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Welcome to Week 2

The 2010 Pakistan floods were on a scale that demanded international response. In the period leading up to and around 2010, the international humanitarian and disaster response system received some significant criticism. The response to a series of large-scale disasters had continued to show symptoms of limited coordination, poor communication, issues in identifying those most in need, and providing appropriate assistance in a timely way.

In 2005, the United Nations Inter-Agency Standing Committee (the highest-level humanitarian coordination forum of the UN system) acknowledged that the international response to disasters could be improved. The UN commissioned the Humanitarian Response Review which was published later that year. As a result of the Humanitarian Reform agenda, a new framework for international humanitarian response was defined, known as the cluster approach.

Diagram of the coordination architecture in the cluster approach. The Inter-Agency Standing Committee (IASC) and the Emergency Relief Coordinator (ERC) are at the top and oversee the humanitarian coordinator and Humanitarian Country Team (HCT). The United Nations Office for the Coordination of Humanitarian Affairs (UN OCHA), and government act alongside the HCT at this level. Below them is the Cluster Lead Agency (CLA) Chief of Mission, who is also overseen by the Global Cluster Lead Agency (GCLA). The CLA oversees and directs the Cluster Coordinator.

Clusters were defined as groups of humanitarian organisations, both UN and non-UN, in each of the main sectors of humanitarian action, eg water, health and logistics. Cluster members and leads are designated by the Inter-Agency Standing Committee (IASC) and have clear responsibilities for coordination.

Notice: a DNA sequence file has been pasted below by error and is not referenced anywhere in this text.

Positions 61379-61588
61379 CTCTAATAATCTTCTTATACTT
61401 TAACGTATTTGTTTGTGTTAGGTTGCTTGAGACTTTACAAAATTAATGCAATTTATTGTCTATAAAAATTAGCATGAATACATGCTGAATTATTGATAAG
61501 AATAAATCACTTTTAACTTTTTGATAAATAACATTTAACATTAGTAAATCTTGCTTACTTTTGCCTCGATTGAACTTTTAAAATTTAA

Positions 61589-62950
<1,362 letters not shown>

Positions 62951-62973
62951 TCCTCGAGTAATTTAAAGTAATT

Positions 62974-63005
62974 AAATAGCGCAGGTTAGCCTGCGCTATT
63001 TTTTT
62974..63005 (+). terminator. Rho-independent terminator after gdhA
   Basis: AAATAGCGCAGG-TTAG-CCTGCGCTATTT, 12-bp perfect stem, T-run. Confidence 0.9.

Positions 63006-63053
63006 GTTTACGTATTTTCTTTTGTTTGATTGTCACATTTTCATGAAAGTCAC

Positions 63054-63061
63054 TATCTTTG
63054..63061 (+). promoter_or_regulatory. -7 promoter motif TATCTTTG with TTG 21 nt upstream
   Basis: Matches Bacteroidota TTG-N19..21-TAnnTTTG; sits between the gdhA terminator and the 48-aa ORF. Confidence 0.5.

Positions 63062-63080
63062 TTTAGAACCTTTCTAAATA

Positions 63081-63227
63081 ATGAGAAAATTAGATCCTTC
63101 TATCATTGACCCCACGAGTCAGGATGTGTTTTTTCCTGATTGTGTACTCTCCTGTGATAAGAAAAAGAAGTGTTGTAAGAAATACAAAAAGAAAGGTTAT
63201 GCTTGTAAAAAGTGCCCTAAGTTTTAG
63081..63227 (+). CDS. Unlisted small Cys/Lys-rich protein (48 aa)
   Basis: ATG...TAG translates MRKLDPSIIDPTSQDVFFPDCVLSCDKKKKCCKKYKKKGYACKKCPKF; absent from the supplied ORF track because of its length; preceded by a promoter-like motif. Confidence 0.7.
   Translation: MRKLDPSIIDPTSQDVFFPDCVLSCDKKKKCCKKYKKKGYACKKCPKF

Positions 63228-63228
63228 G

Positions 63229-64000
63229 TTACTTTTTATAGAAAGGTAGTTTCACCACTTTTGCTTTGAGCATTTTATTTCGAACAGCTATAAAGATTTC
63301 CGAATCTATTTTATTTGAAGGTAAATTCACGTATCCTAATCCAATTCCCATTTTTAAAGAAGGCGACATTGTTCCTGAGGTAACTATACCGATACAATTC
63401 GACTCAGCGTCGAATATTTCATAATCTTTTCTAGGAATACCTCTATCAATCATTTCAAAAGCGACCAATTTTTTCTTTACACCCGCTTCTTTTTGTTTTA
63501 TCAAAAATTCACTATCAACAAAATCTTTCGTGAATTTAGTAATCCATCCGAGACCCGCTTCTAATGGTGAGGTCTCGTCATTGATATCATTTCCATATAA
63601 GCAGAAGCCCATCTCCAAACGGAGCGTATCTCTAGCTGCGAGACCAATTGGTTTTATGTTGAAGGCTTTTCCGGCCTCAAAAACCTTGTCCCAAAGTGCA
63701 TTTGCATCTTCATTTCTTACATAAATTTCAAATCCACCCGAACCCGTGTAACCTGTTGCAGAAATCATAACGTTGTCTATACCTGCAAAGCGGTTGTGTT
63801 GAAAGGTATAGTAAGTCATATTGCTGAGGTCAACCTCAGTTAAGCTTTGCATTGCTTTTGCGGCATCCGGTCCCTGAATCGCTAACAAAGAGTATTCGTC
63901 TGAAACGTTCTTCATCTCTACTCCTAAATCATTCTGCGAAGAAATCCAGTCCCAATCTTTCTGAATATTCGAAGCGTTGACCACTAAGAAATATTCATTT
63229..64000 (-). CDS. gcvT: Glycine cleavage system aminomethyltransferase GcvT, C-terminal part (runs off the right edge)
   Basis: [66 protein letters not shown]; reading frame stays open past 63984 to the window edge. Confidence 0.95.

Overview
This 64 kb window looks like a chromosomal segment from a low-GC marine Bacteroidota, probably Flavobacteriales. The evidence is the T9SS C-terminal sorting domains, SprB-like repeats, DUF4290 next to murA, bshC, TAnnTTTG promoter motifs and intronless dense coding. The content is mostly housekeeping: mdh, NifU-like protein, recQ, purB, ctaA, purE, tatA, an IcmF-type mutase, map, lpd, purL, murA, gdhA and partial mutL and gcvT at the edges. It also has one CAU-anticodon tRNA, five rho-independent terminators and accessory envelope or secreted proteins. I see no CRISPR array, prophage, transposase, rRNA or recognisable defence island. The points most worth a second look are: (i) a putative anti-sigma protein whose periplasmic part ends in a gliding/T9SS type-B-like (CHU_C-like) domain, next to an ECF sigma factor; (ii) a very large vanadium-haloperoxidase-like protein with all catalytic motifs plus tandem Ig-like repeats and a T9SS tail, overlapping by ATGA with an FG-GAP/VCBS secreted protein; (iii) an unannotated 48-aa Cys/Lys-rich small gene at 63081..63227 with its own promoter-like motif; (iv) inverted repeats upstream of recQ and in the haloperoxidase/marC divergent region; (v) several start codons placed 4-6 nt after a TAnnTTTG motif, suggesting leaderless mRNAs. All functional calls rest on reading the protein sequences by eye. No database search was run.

The Pakistan earthquake of 2005 was the first occasion in which the new UN cluster approach was implemented in a disaster response situation. The Haiti earthquake in 2010 and the Pakistan flood of the same year revealed weaknesses in multilateral responses. IASC then reviewed the coordination mechanisms and cluster approach by making adjustments, building on the lessons learned in 2010 and 2011.

This week

In this second week of the course, we’ll explore some of the frameworks and research which informs how agencies can make decisions during the early stages of disasters. We’ll return to the case study of the Pakistan floods in 2010 to examine and evaluate how the early response was handled.

We’ll consider how we can best understand the needs of the people affected, and how these needs might change as disasters progress.

Finally, we’ll explore the need for preparedness against disasters, and the impact that flawed funding systems have on the capacity of humanitarian sectors to meet these needs adequately.

Further reading

Action Aid International (2006) The Evolving UN Cluster Approach in the Aftermath of the Pakistan Earthquake: An NGO perspective [online] available from https://reliefweb.int/report/world/evolving-un-cluster-approach-aftermath-pakistan-earthquake-ngo-perspective [28 April 2020]

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This article is from the free online course:

Humanitarian Action, Response and Relief

Coventry University